Pirelli’s digital transformation, in the Accounts, is set alongside five stories of “artisans 4.0” who have taken advantage of digital transformation to find the key to increasing their own activities (we shall discuss these in more detail shortly).And the heading is exemplary: “Data meets passion”, to confirm and re-launch the company’s tradition of explaining the accounts over and above the numbers by referring to art and literature. On this occasion the artistic and cultural contributions, in order to show how the digital world radically changes cultures and customs within society and within individuals, are those of the artist Emiliano Ponzi and of three writers of international renown: Mohsin Hamid, Tom McCarty and Ted Chiang. And these are the stories of the five digital artists, with business ideas reinforced by advanced technological models: the “3Bee” (a hi-tech beehive which, through sensors, monitors the entire production cycle of the hive including remotely), “Alter Ego” (thanks to 3D software it produces ecologically sustainable made-to-measure surf boards), “Demeter.life” (by utilising blockchain technology a direct relationship is established between consumers and farmers throughout the world in order to improve sustainable crops), the “Druetta Upholstery” (the re-launch of the family business using 3D planning and virtual rooms for the design of made-to-measure furnishings) and “Differenthood” (an on-line platform where, based on 5 thousand fabrics and with over 1 billion possible combinations, people can create garments which are unique and 100% Made in Italy, and which can then be shared with the community).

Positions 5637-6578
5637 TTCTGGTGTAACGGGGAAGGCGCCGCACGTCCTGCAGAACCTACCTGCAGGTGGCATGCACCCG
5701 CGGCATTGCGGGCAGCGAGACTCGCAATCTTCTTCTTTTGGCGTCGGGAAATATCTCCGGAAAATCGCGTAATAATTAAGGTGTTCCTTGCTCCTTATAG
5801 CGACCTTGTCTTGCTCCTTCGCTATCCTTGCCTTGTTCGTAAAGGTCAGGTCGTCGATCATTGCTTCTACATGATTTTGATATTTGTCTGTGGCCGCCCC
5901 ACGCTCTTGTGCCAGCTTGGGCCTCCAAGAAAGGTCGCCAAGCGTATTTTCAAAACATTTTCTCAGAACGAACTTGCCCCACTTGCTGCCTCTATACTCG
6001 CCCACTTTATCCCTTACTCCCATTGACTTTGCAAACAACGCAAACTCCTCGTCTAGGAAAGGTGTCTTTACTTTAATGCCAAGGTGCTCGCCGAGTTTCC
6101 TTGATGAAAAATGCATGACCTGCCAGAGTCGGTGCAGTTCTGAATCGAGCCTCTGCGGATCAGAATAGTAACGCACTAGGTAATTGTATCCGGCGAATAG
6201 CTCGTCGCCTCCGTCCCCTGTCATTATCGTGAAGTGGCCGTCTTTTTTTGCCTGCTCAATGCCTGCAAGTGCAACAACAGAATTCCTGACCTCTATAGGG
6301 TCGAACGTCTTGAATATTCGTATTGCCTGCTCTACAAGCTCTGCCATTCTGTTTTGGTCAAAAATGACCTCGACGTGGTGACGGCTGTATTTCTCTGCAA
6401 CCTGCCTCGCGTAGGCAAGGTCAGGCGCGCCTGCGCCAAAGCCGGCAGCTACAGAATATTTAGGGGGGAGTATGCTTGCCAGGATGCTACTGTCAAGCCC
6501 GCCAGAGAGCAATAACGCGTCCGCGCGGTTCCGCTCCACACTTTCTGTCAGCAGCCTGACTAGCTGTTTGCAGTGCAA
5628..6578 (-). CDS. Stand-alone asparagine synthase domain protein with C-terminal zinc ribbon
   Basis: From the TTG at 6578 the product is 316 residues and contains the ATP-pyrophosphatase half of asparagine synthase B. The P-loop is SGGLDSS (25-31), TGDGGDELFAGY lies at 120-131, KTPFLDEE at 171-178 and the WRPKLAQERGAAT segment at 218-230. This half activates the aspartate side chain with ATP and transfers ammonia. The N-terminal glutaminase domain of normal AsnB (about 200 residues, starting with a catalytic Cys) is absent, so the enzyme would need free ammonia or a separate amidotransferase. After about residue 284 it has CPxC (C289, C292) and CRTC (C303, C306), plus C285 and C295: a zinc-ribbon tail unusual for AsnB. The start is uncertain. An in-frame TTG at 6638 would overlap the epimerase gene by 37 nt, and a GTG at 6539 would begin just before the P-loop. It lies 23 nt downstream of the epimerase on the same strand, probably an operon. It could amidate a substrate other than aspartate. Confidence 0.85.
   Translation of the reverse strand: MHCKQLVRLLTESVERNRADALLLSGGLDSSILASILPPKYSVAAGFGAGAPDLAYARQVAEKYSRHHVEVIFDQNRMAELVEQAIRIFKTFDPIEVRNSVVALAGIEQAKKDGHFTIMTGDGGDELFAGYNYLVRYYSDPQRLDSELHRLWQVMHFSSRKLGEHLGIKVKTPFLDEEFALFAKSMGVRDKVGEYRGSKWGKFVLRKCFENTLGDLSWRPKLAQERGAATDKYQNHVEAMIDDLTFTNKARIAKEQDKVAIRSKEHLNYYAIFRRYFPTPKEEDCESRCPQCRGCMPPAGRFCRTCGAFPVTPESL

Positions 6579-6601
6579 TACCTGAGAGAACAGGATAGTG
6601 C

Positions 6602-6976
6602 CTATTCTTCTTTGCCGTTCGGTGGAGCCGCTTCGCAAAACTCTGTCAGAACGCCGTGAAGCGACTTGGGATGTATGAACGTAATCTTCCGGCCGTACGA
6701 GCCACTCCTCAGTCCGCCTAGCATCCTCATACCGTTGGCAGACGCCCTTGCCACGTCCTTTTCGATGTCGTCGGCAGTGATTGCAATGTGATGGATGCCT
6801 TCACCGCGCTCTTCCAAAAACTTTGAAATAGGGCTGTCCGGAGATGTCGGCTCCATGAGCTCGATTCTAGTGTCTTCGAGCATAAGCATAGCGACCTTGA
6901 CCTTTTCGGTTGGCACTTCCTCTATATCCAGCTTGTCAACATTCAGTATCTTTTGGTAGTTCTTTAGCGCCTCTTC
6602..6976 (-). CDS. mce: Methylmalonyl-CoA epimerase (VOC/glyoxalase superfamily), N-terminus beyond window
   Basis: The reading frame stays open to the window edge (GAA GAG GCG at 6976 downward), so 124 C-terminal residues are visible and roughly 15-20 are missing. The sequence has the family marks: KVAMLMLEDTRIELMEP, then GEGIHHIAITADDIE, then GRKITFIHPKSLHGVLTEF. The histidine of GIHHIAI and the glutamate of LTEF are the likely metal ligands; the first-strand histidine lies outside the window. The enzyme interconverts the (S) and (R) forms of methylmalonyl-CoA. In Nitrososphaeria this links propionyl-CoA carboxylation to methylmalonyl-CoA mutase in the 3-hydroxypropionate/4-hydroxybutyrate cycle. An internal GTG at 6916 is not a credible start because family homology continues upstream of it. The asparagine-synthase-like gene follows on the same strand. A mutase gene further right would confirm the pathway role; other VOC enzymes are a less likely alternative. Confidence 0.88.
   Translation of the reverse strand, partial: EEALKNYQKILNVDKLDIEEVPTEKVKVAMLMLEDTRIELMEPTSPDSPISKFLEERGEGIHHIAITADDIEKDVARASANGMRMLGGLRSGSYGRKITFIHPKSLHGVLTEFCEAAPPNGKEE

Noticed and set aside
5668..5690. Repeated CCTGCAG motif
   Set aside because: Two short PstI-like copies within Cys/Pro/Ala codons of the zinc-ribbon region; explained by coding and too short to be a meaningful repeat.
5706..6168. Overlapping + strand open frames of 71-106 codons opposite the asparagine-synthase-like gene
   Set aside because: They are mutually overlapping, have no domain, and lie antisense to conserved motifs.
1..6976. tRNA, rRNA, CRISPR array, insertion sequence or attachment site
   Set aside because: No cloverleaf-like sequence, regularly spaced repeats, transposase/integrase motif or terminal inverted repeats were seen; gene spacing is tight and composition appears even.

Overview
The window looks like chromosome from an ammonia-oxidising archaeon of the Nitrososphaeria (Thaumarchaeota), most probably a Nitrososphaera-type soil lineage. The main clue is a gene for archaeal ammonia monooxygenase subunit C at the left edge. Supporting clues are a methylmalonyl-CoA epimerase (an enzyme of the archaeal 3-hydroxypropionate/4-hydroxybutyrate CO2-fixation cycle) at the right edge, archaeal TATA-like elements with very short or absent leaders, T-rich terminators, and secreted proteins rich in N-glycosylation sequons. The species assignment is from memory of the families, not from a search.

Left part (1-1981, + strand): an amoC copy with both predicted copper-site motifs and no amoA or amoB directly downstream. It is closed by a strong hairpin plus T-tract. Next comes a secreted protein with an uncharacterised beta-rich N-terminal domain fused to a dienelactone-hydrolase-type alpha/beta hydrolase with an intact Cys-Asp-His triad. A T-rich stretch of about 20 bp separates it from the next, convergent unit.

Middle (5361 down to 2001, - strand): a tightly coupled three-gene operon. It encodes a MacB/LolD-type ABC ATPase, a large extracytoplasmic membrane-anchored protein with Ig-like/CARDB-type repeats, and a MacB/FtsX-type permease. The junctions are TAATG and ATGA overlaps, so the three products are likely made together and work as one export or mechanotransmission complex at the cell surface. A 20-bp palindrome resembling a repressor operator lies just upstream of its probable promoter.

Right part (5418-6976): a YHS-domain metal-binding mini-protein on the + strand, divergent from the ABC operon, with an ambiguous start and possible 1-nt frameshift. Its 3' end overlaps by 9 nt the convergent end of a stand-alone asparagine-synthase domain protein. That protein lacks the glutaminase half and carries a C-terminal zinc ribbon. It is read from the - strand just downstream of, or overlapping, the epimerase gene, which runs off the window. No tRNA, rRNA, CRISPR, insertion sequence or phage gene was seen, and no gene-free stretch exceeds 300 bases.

There is then, in the Pirelli Consolidated Accounts 2017, alongside the company data, a general indication about the values of “making things”, in the digital world. And there is the story-telling. With strong literary and political implications. As Tom McCarthy confirms: “within the rise of the digital culture…. it is politics which becomes a literary matter. Literary in the sense that public life – and private life – finds itself governed by its own transcription: when everything is noted down in a register of some sort, then experience as such, and with it the problem of free will (are we masters of ourselves? Or are all our actions and our decisions governed and decided by algorithms?), is reduced to instances and acts of scripture”.

The summary? Open production facilities, precisely. And words to continue to make them live on.